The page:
Tributes Continue After Death of Former Head of International Ski Federation
11th July 2021
Last modified on July 18th, 2021
Gian Franco Kasper has died at the age of 77. He was admitted to hospital early last month during a FIS Congress to elect his successor. UPDATED
He had been President of FIS for 23 years.
Tributes were paid at the time of him being taken to hospital with respiratory problems and the International Ski Federation has released details of his death.
Here is the organisation’s full statement:
“It is with a heavy heart that FIS announces its former President Gian Franco Kasper has passed away.
“Kasper served FIS for 46 years, including the last 23 years as the FIS President.
“He retired from that role a little more than a month ago before his successor, Johan Eliasch, was elected at the 52nd International Ski Congress on 4th June.
“Just days before the Congress Kasper, 77, was admitted the hospital, where he remained until he passed away on Friday evening.”
FIS have released this video tribute.
“Gian Franco Kasper was unique in the international sports community,” said Johan Eliasch, the newly elected President of the International Ski Federation.
“He built FIS from a small federation, to the undisputed leader in winter sports, a testament to his vision and work ethic.
“I had the privilege of knowing Gian Franco for 25 years and shared many fond moments and stories with him.
“His understated nature and his quick wit will be deeply missed within FIS and the international sports world.
“On behalf of the entire FIS family, I would like to extend our deepest sympathies to the Kasper family”.
His term as President of FIS included included five Olympic Winter Games:
- Salt Lake City 2002
- Turin 2006
- Vancouver 2010
- Sochi 2014
- PyeongChang 2018
He was the IOC Coordination Commissions for the upcoming 2022 Olympic Winter Games in Beijing.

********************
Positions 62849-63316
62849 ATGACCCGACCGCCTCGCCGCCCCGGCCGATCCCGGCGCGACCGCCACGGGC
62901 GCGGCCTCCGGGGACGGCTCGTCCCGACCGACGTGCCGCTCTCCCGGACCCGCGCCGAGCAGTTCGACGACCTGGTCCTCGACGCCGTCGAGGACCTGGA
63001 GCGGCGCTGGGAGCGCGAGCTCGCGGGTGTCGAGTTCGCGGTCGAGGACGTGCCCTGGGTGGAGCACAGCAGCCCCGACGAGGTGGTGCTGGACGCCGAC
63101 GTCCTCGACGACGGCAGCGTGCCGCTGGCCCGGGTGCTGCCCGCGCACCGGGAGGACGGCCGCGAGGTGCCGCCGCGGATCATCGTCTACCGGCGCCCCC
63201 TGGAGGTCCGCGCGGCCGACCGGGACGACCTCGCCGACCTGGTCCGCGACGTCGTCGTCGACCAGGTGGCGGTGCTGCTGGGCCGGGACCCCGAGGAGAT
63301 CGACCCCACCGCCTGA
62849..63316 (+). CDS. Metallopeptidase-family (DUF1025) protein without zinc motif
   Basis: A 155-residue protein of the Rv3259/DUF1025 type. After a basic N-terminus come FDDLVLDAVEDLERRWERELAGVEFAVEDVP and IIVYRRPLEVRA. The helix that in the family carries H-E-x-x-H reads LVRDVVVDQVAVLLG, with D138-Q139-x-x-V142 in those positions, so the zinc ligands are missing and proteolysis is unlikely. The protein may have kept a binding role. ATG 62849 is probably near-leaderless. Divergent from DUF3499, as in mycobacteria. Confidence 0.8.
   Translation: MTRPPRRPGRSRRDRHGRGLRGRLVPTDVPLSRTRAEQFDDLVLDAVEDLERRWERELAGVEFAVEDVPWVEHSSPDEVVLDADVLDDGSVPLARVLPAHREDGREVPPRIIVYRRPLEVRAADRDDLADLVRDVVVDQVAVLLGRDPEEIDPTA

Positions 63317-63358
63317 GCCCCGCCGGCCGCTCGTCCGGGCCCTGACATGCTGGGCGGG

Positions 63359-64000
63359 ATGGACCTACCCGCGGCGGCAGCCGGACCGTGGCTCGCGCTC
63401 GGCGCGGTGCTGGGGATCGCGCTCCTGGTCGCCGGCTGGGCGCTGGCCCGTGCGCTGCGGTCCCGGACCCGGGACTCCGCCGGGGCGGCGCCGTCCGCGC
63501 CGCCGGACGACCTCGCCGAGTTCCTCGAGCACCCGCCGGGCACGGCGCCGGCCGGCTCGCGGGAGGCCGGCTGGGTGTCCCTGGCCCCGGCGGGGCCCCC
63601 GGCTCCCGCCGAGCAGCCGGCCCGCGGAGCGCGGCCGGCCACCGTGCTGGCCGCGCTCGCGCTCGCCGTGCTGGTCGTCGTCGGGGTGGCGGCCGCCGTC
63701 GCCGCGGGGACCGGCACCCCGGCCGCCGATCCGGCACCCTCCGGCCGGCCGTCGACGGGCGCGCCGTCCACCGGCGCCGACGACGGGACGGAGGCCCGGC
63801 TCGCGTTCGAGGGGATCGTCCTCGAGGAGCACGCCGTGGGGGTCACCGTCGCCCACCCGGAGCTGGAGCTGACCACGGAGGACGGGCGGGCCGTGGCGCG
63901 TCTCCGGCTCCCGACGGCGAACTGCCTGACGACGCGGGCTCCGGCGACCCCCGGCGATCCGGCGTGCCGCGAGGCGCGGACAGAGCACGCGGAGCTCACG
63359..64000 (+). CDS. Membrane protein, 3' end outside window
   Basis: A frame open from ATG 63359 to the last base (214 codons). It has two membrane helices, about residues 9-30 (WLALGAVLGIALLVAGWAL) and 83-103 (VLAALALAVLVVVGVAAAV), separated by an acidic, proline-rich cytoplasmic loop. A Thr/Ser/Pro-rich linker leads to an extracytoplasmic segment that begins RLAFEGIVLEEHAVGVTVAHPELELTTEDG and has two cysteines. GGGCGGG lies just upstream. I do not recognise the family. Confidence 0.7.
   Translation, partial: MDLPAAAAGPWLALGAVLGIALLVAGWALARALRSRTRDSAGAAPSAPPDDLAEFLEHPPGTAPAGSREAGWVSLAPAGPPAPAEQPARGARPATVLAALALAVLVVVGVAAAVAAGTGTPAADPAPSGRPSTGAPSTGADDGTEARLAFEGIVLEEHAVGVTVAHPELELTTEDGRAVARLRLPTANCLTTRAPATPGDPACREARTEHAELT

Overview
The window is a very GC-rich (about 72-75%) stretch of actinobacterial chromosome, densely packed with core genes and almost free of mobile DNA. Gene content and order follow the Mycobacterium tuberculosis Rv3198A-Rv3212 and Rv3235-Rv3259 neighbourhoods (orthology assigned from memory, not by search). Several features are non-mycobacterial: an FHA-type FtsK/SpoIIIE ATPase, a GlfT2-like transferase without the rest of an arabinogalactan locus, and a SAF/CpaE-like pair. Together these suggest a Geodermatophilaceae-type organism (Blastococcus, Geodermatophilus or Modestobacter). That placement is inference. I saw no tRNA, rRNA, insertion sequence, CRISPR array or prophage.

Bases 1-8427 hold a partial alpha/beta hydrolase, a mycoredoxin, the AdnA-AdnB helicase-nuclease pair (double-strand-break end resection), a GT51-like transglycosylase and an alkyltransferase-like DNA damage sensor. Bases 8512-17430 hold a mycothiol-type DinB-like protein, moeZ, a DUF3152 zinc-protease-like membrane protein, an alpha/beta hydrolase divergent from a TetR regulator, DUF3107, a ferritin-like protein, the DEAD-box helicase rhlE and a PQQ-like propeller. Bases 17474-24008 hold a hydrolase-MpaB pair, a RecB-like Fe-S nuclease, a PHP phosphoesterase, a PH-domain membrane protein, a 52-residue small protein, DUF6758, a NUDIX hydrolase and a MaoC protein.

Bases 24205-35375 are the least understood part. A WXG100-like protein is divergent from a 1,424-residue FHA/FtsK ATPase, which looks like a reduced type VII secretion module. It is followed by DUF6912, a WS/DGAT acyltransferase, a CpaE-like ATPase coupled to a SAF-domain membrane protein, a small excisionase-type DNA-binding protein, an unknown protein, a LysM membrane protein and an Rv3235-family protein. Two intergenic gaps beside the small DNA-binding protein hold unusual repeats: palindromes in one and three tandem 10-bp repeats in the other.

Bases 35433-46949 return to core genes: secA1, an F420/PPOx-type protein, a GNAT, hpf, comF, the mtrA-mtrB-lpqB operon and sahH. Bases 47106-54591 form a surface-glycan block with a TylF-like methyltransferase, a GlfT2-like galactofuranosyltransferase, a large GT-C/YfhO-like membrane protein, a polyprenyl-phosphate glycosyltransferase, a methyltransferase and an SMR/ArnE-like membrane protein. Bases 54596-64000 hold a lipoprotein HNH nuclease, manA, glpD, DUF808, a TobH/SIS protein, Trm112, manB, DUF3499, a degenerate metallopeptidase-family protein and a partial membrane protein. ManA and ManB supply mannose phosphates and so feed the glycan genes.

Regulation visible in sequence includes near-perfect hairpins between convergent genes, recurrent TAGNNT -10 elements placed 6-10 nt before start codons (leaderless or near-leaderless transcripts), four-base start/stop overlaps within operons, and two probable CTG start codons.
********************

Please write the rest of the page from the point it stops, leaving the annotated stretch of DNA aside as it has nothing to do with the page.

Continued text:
“For the entire Olympic Movement and for me, Gian-Franco Kasper was the personification of modern ski sport,” said the President of the International Olympic Committee, Thomas Bach.
“His achievements go far beyond his own sport and his own federation.
“With all the reforms and adaptations in the past years under his leadership, he also changed the Olympic Winter Games.
“In all of this, he was always authentic.
“Nothing is more authentic than success, and the Olympic Movement has greatly benefited from Gian-Franco Kasper’s success.”
As a mark of respect, the Olympic flag will be flown at half-mast at Olympic House in Lausanne, Switzerland.
The Association of National Olympic Committees (ANOC) has also paid tribute to Kasper.
“Gian-Franco Kasper was a good friend to so many of us in the Olympic Movement,” said ANOC secretary general Gunilla Lindberg.
“As President of FIS he did so much for the development of skiing but also winter sport at large and the Olympic Winter Games.
“During his excellent career he oversaw good cooperation between FIS and the NOCs which ultimately benefited his sport and the Olympic Movement.
“As chair of the Pyeongchang 2018 Coordination Commission I had the honour of working very closely with him and seeing first-hand his passion for winter sport.
“His passing will be felt by all of us and he will be dearly missed.
“ANOC’s thoughts are with his family and friends at this difficult time.”
Bernhard Aregger, CEO of Swiss Ski has also paid tribute to Kasper.
“We mourn loss of a great snow sports personality and will always honour the memory of Gian Franco Kasper,” he said.
Kasper was a member of the International Olympic Committee from 2000-2018 and was a member of the World Anti-Doping Agency since 2003.
He was President of the Association of International Olympic Winter Sports Federations (AIOWF) and was an IOC Executive Member from 2016-2018.
At the IOC Session in Buenos Aries in the Fall 2018, he received the Olympic Order and was named an IOC Honorary Member.
Kasper was a GAISF/SportAccord Council Member and Vice-President of the IOC Olympic Channel Services.
He served as Chair of the IOC Coordination Commission for the first edition of the Winter Youth Olympic Games in Innsbruck 2012 and was a member of the 2nd Winter Youth Olympic Games in Lillehammer 2016.
He was occasionally a controversial character with his frank and sometimes indiscreet views – for example on climate change in a Swiss newspaper interview in 2019.
Kasper had a competitive sporting career in alpine and cross-country skiing, skeleton, bobsleigh, equestrian and water skiing.
He began as a journalist after a degree in Psychology, Philosophy and Journalism from the University of Zurich.
He wrote for a number of newspapers and became editor of the St Moritz Kurier newspaper in 1969.
He learned about administration when involved with several FIS World Cups at the resort.
In 1974 at the FIS Alpine World Championships in St Moritz he was head of publicity
He also worked at a bobsleigh World Championship.
Kasper was married and had one son.
He lived in Thun in Switzerland.